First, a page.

Junior of the Year: DaShawn Hand
MORE: Hand updates top schools |
There are slew of thoughts, questions and feelings one gets when watching Da'Shawn Hand's film. Usually the first one is "WOW!" The second is "How can a guy that big move like that?" The next one is probably "Who does he remind me of?"
Not surprisingly, the answer to that last question is most likely Jadeveon Clowney. Hand would have it no other way.
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Position: Strongside defensive end
High school: Woodbridge (Va.) Senior
"My idol is Jadeveon Clowney, so I see myself as him," Hand said. "I try to model my game after him. Obviously he is a freak of nature and a lot of people like to compare me to him, but I try to look at him as a role model and try to prepare myself to play like him."
The similarities are clear to one of Hand's coaches at Woodbridge (Va.) Woodbridge Senior, John Harris.
"Looking at the film, he reminds me of Clowney just because of the moves that Clowney has," Harris said. "(Hand) tries to model his game off of Clowney. That's who he looks at. He also looks at how Clowney uses a right- and left-handed stance. Things like that are what make him like Clowney."
With a comparison like that, it's no wonder the 6-foot-4, 245-pound Hand, Rivals.com National Junior of the Year, has countless scholarship offers. His top five, in no order, are Alabama, Michigan, North Carolina, South Carolina and Virginia Tech, but he is expected to update his top schools in the near future.
"He has these natural physical abilities," Harris said. "What we worked at and what sets him apart from other kids is that, once he learned moves, he learned when to use them. If the offensive lineman lunged, had a big kick step or doubled him, he already knew what move he was going to use. Those are the things he learned throughout his first few years that are making him better, but as far as just running around guys, that was a gift. He already had that."
"Some things I try to take from Clowney's game are his will, the fact that he gets a lot of sacks, his hand techniques and his quickness," Hand said. "He is quicker than everybody, and he comes off the ball and nobody can block him.
"I try to do things that the average player in high school doesn't do and prepare myself for college," he said. "I love to watch the game film because you have to look at your mistakes to improve, and I love breaking down offensive linemen. I'll go over to my coach's house after some intense training, and we do cross-fit training, lift, footwork drills and watch some film. This season, I could tell if a lineman was pulling or doubling down and knew how to react to it. The game got a lot slower, I guess you could say."
While these God-given abilities and work ethic are rarely seen in high school players, Hand thinks there is something else that sets him apart from other top players.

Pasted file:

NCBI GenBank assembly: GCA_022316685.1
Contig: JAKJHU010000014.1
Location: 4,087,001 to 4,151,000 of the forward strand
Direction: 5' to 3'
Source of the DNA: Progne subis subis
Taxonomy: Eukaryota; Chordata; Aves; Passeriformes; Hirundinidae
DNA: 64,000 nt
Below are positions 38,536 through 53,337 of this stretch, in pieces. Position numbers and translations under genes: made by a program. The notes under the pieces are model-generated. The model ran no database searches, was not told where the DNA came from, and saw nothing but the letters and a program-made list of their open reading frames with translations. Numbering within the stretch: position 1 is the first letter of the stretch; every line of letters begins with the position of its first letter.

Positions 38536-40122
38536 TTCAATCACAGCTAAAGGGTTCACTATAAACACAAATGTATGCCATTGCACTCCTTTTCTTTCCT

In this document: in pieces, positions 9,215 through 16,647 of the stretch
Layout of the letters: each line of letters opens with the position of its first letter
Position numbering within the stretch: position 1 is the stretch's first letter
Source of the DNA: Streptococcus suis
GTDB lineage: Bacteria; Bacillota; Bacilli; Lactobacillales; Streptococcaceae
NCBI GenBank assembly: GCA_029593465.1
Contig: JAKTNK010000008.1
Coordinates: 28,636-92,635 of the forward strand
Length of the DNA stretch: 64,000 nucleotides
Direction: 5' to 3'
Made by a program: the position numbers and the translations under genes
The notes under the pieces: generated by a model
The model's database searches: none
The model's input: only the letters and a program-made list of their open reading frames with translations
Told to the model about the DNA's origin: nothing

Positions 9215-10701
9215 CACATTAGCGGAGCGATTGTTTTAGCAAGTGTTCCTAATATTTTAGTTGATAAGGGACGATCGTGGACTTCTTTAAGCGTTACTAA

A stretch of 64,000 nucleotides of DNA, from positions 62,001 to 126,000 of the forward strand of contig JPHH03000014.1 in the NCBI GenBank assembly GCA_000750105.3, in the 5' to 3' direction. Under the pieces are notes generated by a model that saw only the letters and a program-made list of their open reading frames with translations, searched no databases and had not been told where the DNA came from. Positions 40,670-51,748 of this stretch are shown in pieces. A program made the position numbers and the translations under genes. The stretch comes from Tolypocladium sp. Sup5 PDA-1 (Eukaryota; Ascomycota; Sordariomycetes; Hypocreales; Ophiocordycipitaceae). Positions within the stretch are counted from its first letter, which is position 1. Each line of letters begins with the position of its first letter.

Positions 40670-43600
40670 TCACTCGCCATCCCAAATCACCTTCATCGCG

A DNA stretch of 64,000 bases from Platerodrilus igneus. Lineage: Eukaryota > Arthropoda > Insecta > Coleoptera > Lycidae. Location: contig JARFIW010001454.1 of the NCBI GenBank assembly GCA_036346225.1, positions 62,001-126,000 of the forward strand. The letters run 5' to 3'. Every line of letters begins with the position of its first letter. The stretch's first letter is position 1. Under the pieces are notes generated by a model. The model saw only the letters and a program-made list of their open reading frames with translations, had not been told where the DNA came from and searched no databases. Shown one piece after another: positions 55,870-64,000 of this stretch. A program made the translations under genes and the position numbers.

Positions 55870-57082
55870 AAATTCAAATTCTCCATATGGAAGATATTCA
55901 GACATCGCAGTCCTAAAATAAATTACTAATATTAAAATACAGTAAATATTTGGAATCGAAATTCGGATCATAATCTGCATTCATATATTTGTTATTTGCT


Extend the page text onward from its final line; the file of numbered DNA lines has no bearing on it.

"I think the most unique thing about me is my character," Hand said. "A lot of people say I'm really easy to get along with. I try to be like that because I don't want to be a football player that is a robot and is always about football. Sometimes you need to take yourself out of football."
While Hand started on the varsity as a freshman and received his first offer from Boston College in the spring of that year, he originally had a wrestling background.
"The majority of his freshman year, he played at nose guard," Harris said. "He was more of a wrestler coming into high school. He had good leverage, and when he learned how to use a lot of pass-rushing techniques, that's when we started moving him to defensive end to have him come off the edge.
"A lot of people come into high school and know all about the colleges and know which offers they want, but I did football for fun," Hand said. "I didn't expect anything out of it, and it's just crazy how it blew up. I don't want football to own me. I want to control everything in the recruiting process. I have a great inner circle of my father and Coach Harris, and they help keep me grounded and focused."
Players like Hand always get asked about their strengths and weaknesses. Most of the time a player's strengths are easy to name. The more interesting question is what a player thinks his own weaknesses are. Hand's answer is indicative of his work ethic, maturity and drive to be a better football player.
"I always have to improve on everything, so I don't really think about what my specific weakness is," he said. "Getting complacent or comfortable is a weakness, and I don't want to do that."
Clearly, Hand has the abilities and drive to follow the same path as Clowney. If he can get anywhere close to where Clowney is as a football player, the results could be astronomical.
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